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According to Wikibon, the big data market grew by 61% in 2013.
As technologists, we don’t have to look any further than a couple of job trend sites to realize Hadoop skills are growing when compared to SQL. The demand over time and volume in these two charts for SQL and Hadoop are alarmingly different. Technology is also bringing these worlds and skills together because SQL queries can now run on Hadoop via capabilities like Pivotal GemFire XD (SQL, in-memory) and Pivotal HAWQ (SQL, MPP) on Pivotal HD. In this blog, I am going to show anyone with SQL skills how to quickly and easily set up a “Hadoop + SQL” cluster using pictures instead of words wherever possible.
If you aren’t familiar with Hadoop, we recently explained the concept of Hadoop in 5 Pictures and provided a Hadoop 101 to provide an introduction on Hadoop programming. If you need more background, these are both good explanations and worth understanding before we dive into our set-up.
It used to take some heavy lifting to set up Hadoop or put SQL on Hadoop—that is now a thing of the past. We’ve previously posted a way to set up the Pivotal HD (Hadoop) environment using Vagrant as well as Pivotal HD (Hadoop) on Docker. Below, I am going to perform a straightforward install of Pivotal HD 2.0 and HAWQ 1.2.0 (SQL on Hadoop) using the Pivotal Command Center (PCC) 2.2.1 graphical user interface.
In the Pivotal architecture diagram below, there are many elements—as noted in the legend, you can see the dark gray items are all Apache components and the green ones are Pivotal. We are going to first set up PCC—the green box on the far right—and use PCC’s graphical user interface (UI) to set up the rest—a Pivotal HD (Hadoop) cluster and HAWQ Advanced Database Services (SQL interface to Hadoop).
Like other command centers, the Pivotal Command Center (PCC) allows you to configure, deploy, monitor, and manage systems. In this case, we can manage multiple Pivotal HD clusters and use PCC’s graphical UI or command line interface to deploy a cluster with various components.
Pivotal Command Center provides a PostgreSQL database, Puppet Server, and a management application to:
The Pivotal Command Center installation requires a few prerequisites, and the install is pretty straightforward—especially when compared to the myriad of install steps and files for setting up an entire Hadoop environment. Of course, there is also a lot more detail about the install for those who want or need it.
At a high level, the install of Pivotal Command Center includes 1) putting some tar files in a directory, 2) running an install script, and 3) importing the JDK. Lastly, we have to move and import the tarballs that represent the installs for other items in the diagram above, namely the Apache and HAWQ elements. After the PCC is installed, the UI or CLI can be used to create many clusters of components as shown in the diagram below.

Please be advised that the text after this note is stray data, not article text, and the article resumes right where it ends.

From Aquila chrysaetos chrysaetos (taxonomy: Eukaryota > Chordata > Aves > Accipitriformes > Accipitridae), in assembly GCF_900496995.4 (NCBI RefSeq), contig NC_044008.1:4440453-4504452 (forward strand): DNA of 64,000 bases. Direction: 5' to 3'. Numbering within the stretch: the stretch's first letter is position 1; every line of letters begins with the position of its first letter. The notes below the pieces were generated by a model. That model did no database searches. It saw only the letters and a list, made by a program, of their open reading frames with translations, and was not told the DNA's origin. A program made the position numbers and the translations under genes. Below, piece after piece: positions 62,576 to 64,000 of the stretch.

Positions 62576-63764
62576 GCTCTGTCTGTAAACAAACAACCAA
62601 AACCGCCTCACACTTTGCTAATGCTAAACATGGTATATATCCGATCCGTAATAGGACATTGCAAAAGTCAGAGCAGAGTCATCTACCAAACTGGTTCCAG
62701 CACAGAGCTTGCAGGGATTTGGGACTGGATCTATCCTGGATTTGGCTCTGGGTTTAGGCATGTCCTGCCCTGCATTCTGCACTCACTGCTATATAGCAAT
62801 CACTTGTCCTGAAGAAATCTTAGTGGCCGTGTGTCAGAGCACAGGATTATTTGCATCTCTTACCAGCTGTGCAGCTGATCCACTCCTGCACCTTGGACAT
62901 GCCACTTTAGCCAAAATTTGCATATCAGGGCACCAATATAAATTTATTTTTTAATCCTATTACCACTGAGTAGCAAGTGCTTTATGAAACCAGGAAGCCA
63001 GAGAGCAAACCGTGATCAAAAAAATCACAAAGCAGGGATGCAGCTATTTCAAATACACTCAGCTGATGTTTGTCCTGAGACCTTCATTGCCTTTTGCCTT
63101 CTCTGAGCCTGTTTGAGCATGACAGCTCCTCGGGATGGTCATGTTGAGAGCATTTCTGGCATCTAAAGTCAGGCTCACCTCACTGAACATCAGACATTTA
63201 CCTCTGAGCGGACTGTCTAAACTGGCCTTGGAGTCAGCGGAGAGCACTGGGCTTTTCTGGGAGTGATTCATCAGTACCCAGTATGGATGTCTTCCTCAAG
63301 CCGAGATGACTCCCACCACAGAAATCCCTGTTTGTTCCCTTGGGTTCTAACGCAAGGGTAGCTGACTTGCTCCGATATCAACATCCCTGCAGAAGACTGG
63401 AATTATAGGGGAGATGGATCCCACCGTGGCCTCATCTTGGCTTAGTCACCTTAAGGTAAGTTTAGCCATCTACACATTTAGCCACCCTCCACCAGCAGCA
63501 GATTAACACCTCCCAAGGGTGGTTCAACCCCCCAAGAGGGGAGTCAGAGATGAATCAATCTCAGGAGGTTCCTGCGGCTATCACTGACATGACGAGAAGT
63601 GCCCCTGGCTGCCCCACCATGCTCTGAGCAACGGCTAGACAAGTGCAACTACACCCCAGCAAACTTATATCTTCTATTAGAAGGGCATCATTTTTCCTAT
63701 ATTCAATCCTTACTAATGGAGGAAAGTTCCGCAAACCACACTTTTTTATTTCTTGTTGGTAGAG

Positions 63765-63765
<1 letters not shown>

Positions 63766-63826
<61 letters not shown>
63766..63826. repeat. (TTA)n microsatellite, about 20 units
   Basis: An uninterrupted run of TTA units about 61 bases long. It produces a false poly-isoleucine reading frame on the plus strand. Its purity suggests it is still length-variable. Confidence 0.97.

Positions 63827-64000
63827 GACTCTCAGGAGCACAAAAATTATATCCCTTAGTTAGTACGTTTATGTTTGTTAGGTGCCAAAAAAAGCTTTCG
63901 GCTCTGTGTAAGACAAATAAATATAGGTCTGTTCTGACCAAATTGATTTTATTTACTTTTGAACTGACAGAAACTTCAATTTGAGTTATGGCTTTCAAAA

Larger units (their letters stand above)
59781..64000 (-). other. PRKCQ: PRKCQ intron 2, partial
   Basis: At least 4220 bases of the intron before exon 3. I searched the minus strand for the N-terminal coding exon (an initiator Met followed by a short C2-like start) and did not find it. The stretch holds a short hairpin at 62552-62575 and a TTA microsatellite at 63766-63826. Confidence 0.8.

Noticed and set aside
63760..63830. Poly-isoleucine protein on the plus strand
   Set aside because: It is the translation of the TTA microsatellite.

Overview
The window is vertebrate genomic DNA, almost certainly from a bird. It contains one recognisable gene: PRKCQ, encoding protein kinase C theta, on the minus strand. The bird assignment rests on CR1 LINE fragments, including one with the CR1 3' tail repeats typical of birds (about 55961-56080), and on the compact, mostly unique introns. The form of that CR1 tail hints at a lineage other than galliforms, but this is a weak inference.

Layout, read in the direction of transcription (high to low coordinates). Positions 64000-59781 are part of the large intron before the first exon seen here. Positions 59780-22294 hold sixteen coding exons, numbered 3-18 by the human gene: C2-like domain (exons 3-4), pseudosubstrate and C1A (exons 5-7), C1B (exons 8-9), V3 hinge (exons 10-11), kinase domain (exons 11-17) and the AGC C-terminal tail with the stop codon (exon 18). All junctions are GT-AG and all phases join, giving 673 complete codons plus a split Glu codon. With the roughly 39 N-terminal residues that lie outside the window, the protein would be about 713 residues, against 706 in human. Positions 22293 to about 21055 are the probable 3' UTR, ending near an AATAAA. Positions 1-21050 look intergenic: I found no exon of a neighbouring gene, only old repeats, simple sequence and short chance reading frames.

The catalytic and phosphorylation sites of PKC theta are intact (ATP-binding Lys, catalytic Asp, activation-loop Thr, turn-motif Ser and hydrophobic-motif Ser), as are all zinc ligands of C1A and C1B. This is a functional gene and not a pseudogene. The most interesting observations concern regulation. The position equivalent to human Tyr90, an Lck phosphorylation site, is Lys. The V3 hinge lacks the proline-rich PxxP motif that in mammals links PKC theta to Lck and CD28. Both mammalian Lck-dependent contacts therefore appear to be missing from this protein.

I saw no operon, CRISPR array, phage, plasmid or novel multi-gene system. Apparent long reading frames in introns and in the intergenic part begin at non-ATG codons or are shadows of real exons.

The following sets of screen shots are going to walk you through the Pivotal Command Center wizard and explain how to configure, deploy, and test the environment.
Once PCC is stalled, we can log in at https://CommandCenterHost:5443, and we will see a cluster status view. Since this is our first time running PCC, the status is empty. Start by pressing the “Add Cluster” button.
Next, the Add Cluster Wizard runs, and we press the “Get Started” button to start. Then, we will create a new “Cluster Definition.” Note, you can also change an existing cluster configuration.
Next, we give our new cluster a name, list the target hosts, enter a couple of passwords (for root and GPAdmin), provide a JDK file name, and select from a set of install flags/options. For the flags, we will go ahead and disable the SELinux, disable IPTables, run ScanHosts, and Setup NTP—you can learn more about those later.
The Pivotal Command Center verifies connections to the hosts listed and notes any error or informational messages.
Next, we identify which hosts are hosting each service. This includes clients for Pig, Hive, HBase, and Mahout libraries as well as distributed services for HDFS, YARN, HBASE, Hive, ZooKeeper, HAWQ, GPXF, Mahout, and Pig.
The PCC then lists all configuration files as populated by the wizard—XML, sh, properties, and config files for all the components. Here you can review and edit as needed. At this point, it is important to consider how default values might need to change for properties like JVM size. However, we are not going through these in detail for this post. Click next.
The system performs a validation step, and then we select “Deploy.” The system will then show the progression of the deployment with hostname, status, role, and messages. We will click next to see a summary of the successfully deployed cluster.
We can now use the monitoring capabilities in PCC. The dashboard will give you the state of HDFS, YARN, HBase, Zookeeper, and Hive clusters. The Cluster Analysis screen will provide greater detail where you can filter metrics like CPU, disk bandwidth, network bandwidth, memory, and Swap I/O by service, category, or node. There are also screens for monitoring MapReduce Jobs and YARN apps as well as reviewing topology or drilling into logs.
For more information:
– Learn more about the Pivotal Big Data Suite, including Pivotal HD, HAWQ, and GemFire XD
– Read more about Pivotal HD, including documentation and downloads
– Find articles on big data, Hadoop, Pivotal HD, HAWQ, and GemFire
– Check out case studies on GemFire at EMC, SBI Securities, China Railways Corporation, and GIRE.